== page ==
My three-year old daughter is one of the newest participants in Bicycle Benefits, a national program that rewards people for biking to participating businesses. Bikers pay $5 for a sticker that adheres to their helmet, which they present at participating businesses for a discount that is determined by each business.
My daughter can now save 5 percent on her grocery bill from our coop grocery store or $.50 on a cup of coffee from the cafe down the street (if she wants to skip her nap). It’s a fabulous initiative that encourages the business community to support pedal power, while promoting sustainable transportation and safe practices (wearing a bike helmet).
Participating businesses slap the Bicycle Benefits sticker on the front door to notify customers that they are part of the network. When checking out, participants show their helmet, which in turn raises the visibility of bikers -both to the business and other customers. This boosted visibility can have a ripple effect.
“The business community is a strong voice in the community,” says Ian Klepetar, the mastermind behind Bicycle Benefits. “To get their backing in bike [infrastructure] initiatives and increase the number of customers arriving by bicycle is very important when talking about taking out a lane [of traffic] to put in a bike lane. Businesses don’t get as nervous when many of their customers are arriving by bike.”
Klepetar is on a mission to make cities more livable and is sometimes referred to as Johnny Appleseed for the bicycle. He has spent the last few years biking from city to city to spread the Bicycle Benefits program, which now thrives in Madison, Wisconsin, Seattle, Boston, Burlington, Vermont, and Bozeman, Montana. As long as member businesses have a supply of stickers to sell to new participants and the website is maintained, the program pretty much runs itself.
Bicycle Benefits rewards people for biking to businesses, but it can foster a larger shift in transportation choices. “The percentage of our trips that are to and from businesses are really quite high,” explains Klepetar. “If you get people regularly running errands by bike, it can also encourage them to commute to work that way.”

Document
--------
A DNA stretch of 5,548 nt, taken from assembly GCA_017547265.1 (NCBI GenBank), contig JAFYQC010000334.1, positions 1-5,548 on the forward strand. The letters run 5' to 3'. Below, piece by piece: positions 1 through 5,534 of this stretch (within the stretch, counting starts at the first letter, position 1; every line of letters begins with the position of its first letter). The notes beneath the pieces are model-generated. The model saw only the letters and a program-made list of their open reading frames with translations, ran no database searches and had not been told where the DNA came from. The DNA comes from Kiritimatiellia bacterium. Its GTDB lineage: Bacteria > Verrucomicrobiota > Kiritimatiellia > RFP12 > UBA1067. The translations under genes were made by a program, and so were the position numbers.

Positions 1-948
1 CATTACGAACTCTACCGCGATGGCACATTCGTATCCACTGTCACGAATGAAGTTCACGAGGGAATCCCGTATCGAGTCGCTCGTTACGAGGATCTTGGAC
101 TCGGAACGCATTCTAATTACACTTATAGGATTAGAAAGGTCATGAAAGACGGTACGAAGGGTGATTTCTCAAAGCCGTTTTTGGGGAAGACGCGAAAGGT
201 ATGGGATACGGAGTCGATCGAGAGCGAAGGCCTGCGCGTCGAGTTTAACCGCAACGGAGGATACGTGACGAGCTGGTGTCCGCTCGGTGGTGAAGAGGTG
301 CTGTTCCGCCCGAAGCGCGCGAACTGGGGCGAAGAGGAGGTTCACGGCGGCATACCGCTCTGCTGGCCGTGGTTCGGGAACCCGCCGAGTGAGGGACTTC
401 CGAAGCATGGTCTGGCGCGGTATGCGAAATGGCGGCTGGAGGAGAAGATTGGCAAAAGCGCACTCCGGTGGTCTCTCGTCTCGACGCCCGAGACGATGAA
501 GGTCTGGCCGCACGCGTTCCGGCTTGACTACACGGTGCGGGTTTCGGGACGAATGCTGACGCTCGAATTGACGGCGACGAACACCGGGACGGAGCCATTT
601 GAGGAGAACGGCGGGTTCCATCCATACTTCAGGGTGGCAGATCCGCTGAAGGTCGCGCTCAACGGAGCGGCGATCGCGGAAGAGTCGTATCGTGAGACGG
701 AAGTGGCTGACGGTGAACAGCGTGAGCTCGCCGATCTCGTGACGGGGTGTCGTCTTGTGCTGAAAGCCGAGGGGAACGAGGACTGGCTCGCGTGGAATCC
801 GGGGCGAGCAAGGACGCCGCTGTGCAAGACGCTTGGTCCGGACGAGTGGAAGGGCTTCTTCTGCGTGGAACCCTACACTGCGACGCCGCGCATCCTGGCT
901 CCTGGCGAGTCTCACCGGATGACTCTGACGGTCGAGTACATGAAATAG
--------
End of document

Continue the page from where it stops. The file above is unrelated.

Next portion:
Klepetar points out that when businesses provide free automobile parking, it actually comes at a cost to all customers, thus it makes sense to offer something to bikers. “If someone buys a $20 meal and the restaurant is actually paying out money for that parking area, you are essentially paying more for that meal to pay for that parking spot. Bicycle Benefits creates visibility that the price often times includes the price of a parking spot and the program gives preferential treatment to those arriving by local transportation, which also benefits the larger community.”
Many businesses have really embraced the concept. “We love to support people using bicycles to get around and shop with,” says Doreen Kunert, an employee at the Community Pharmacy, a participating business located in Madison, Wisconsin. “It avoids congestion, especially downtown, and helps the environment. And we really just love bikes here.”
In addition to offering an incentive program to customers, the business community can also encourage bike riding by providing an incentive program to employees for biking to work, providing showers for employees, and making its properties more bike-friendly, and by providing ample and conveniently located bike racks.
The Willy Street Coop in Madison, Wisconsin, for example, provides a bike rack with additional space on one side of it reserved for bikes with trailers and has bike trailers available to borrow free-of-charge to members. It also provides a bike rack immediately outside the employee entrance.
Encouraging biking can also benefit the bottom line. Bike-friendly initiatives may boost customer loyalty, decrease the demand on the parking lot, ease congestion and even boost relations with neighbors in urban areas by freeing up street parking and easing congestion.
If you are inspired, you can help bring Bicycle Benefits to your community- just contact Ian.
Sarah Lozanova is the director of marketing for Bubble Train Toys and is passionate about the new green economy. She is a regular contributor to environmental and energy publications and websites, including Natural Home & Garden, Energy International Quarterly, Triple Pundit, Green Business Quarterly, Renewable Energy World, and Green Business Quarterly. Her experience includes work with small-scale solar energy installations and utility-scale wind farms. She earned an MBA in sustainable management from the Presidio Graduate School and is a co-founder of Trees Across the Miles, an urban reforestation initiative.
Photo credit: Sarah Lozanova